1. Hi David, thanks for reading and commenting! Alas, I think the incivility you lament started long ago. Saul Alinsky’s rules are now writ large in society, especially character assassination. Rather than try to persuade, better to discredit and delegitimize the other person so no one will listen to them. As Alinsky once counseled anti-Vietnam students in 1972, rather than protest a speaker, better to go dressed in Ku Klux Klan garb with signs supporting the speaker! Be sure to read the Bari Weiss article to which I link in my newsletter.

  5. Hi Melanie, good to have you back. And I love the graphic design of your new site.

    I support your over-riding principles in this essay, and it’s appalling how some of the commenters are falling right into the trap that you are trying to explain. I discount immediately anyone who uses phrases like “the other side” or “(______) do not” since these generalizations are destroying our ability to accept that a person willing to learn is usually someone who understands complexity and nuance.

    My question is why is this happening now? We disagreed with each other in college, but we didn’t generally go into silos like people do today. Personally, I think some of the responsibility lies with, as you say, how social media allows us to curate. I also think the 24-hour news cycle is partly responsible. And it’s very hard to wean people off of those things.

    1. Thanks for reading Lloyd, and for giving me your great thoughts! As for your question regarding why is this happening now, I have a few thoughts.

      First, Abraham Lincoln mused that the philosophy of the school room in one generation will be the philosophy of society and government in the next. You and I have discussed what our kids are being taught before they get to college. Once once they’re on campus, illiberalism and “I’m right, you’re not just wrong you’re evil” philosophy sets in.

      I think Jonathan Haidt’s latest book — The Coddling of the American Mind (https://www.thecoddling.com) — answers your questions. Illiberalism is an outgrowth of three terrible ideas that have become increasingly woven into American childhood and education: !) What doesn’t kill you makes you weaker; 2) always trust your feelings; and 3) life is a battle between good people and evil people. These three bad ideas contradict basic psychological principles about well-being and embracing these untruths — and the resulting culture of safetyism — interferes with young people’s social, emotional, and intellectual development. Now these young people, bred on illiberalism, inhabit news rooms, Big Tech companies, and other important institutions.

      In my latest Persuasion Pearls newsletter, I quote Solzhenitsyn and link to a recent Bari Weiss essay, both of which explain a lot. Be sure to check them out!

  6. Hi. I didn’t know you were doing a news column again. Look forward to hearing your thoughts during this challenging time in our lives. My best.

  7. The election is was stolen by mass, in our faces vote fraud. The evidence is overwhelming for everyone willing to look. The Republic will not survive corrupt, rigged elections.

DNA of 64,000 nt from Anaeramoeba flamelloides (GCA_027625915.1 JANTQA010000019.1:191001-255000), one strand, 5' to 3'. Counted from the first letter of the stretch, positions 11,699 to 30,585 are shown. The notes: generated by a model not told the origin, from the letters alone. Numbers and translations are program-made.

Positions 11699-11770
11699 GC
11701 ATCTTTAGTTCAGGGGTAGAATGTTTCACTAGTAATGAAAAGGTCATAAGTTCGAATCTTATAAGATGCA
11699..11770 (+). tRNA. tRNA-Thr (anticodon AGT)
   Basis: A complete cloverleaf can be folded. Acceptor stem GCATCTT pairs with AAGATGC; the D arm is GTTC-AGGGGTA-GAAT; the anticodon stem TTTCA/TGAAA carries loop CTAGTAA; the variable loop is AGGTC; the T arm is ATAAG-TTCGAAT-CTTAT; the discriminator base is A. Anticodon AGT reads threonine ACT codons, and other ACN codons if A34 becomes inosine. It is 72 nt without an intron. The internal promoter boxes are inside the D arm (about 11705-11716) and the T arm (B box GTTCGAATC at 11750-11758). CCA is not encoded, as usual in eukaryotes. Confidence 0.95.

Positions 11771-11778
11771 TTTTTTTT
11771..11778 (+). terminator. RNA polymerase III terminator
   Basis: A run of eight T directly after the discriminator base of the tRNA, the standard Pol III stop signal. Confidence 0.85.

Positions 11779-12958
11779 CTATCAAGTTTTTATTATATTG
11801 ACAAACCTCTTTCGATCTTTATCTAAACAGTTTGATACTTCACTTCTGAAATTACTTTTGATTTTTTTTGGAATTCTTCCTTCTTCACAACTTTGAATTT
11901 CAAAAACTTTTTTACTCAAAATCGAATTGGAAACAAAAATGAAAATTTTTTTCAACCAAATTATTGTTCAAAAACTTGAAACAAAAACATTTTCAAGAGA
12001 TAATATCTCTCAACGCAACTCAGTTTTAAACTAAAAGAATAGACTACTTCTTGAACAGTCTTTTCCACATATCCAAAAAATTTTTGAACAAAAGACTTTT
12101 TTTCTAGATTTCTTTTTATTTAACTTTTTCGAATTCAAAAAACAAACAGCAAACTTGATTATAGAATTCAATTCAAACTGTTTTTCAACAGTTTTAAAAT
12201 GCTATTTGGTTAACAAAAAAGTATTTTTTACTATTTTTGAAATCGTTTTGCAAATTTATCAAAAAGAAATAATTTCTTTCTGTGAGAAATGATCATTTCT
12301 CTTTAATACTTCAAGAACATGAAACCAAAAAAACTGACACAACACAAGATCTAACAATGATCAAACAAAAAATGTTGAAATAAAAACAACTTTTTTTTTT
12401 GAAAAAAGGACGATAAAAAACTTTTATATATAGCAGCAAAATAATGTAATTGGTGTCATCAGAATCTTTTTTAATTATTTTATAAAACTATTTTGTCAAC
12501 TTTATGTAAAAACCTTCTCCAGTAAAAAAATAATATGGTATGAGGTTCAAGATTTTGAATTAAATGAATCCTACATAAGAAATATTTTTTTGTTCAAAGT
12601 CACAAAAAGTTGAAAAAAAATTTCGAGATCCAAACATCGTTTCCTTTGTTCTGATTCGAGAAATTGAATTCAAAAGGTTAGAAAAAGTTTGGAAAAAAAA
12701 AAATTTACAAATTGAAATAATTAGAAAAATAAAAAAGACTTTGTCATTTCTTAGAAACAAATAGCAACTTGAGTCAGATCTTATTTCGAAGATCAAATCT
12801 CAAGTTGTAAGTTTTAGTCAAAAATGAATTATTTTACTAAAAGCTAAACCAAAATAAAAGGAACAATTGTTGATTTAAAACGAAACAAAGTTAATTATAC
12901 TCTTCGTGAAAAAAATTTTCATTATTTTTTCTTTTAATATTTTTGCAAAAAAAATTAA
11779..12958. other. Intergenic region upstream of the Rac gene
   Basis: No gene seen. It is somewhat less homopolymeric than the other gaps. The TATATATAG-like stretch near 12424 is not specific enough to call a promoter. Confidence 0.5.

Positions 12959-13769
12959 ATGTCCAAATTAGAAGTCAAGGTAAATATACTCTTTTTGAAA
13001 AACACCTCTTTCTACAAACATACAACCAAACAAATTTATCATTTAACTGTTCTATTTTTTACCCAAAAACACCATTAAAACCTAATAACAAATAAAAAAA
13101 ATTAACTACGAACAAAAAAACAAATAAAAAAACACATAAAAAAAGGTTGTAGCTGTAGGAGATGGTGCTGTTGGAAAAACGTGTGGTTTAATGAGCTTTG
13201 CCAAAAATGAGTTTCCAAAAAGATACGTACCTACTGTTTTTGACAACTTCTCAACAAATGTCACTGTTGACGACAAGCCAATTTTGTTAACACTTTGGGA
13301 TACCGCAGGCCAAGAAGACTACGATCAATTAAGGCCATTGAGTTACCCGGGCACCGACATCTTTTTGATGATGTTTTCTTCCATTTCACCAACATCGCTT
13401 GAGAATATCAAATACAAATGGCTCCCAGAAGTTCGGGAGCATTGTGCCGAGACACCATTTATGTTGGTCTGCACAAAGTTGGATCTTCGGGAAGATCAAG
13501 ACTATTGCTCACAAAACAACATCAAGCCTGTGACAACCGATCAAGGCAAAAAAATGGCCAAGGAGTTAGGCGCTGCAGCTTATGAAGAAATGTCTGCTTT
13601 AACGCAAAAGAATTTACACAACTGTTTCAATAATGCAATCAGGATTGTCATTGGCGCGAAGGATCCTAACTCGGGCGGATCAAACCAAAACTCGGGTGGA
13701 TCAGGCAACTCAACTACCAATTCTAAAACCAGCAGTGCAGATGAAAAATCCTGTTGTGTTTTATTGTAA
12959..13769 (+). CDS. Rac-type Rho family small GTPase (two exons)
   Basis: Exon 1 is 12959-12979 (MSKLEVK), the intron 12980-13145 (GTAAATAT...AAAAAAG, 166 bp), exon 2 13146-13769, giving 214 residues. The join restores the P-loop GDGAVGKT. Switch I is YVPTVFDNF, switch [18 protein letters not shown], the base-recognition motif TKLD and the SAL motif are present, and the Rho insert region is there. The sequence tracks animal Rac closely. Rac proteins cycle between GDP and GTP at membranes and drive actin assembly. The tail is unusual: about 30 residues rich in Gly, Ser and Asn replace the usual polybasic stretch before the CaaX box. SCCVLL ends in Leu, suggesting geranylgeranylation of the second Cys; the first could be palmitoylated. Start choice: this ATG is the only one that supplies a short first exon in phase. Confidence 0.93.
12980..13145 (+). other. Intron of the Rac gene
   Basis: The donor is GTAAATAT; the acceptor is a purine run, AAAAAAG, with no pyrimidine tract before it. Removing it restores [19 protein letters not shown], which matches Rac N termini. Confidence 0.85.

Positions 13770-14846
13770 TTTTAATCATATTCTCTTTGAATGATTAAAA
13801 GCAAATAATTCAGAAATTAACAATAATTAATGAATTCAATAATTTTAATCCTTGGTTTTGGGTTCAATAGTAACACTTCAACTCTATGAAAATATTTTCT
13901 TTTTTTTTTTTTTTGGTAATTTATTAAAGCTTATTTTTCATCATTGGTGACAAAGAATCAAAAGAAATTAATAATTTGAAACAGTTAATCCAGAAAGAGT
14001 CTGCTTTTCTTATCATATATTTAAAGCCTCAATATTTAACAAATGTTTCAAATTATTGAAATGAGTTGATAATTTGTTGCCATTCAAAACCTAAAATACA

If America and freedom are to survive, we need to choose reality over wishful thinking. The Rep Party is mostly weak, cowardly and corrupt. They are content to be junior partners in the swamp. But, the Dem Party is evil, dangerous, and devoid of all moral and legal scruples. [I am not talking about the rank in file “school of fish” who turn this and that way on que] but rather about the leaders such as Pelosi, Schumer, Obama, Soros, Zuckerberg etc.

    1. Hi Gregory, your comment reflects the desire of so many to elect people who will represent “we the people” in Washington, not the special, crony interests who want to preserve the status quo.

      Again, applying F. Scott Fitzgerald’s test of intelligence: If you’re opposed to Joe Biden’s family having financial ties to the communist Chinese party, don’t you also have to be outraged by the financial ties that Senator Mitch McConnell and his wife former Transportation Secretary Elaine Chao have to the communist Chinese?

      Thanks again for your readership, and comments!

      Best,
      Melanie

  8. Should those who committed, organized and funded the “ensuing violence that destabilized communities and victimized innocents” also be prosecuted?

  9. Great job Melanie! As always, you are thoughtful and articulate and you always try to find common ground. I am willing to listen and try to understand the other side. However, I am not so sure about the other side and their willingness to do the same!

  10. Hi Melanie, glad to read your intelligent and articulate comments. I agree that the only way through this is to exchange views in a civilized way. So, can you please explain why Donald Trump was acquitted after the irrefutable evidence was presented. It showed a long and deliberate plan to make people question the legitimacy of our elections, leading to the attack on the capital. Mitch McConnell summed it up perfectly, so why didn’t he and other Republicans vote for impeachment?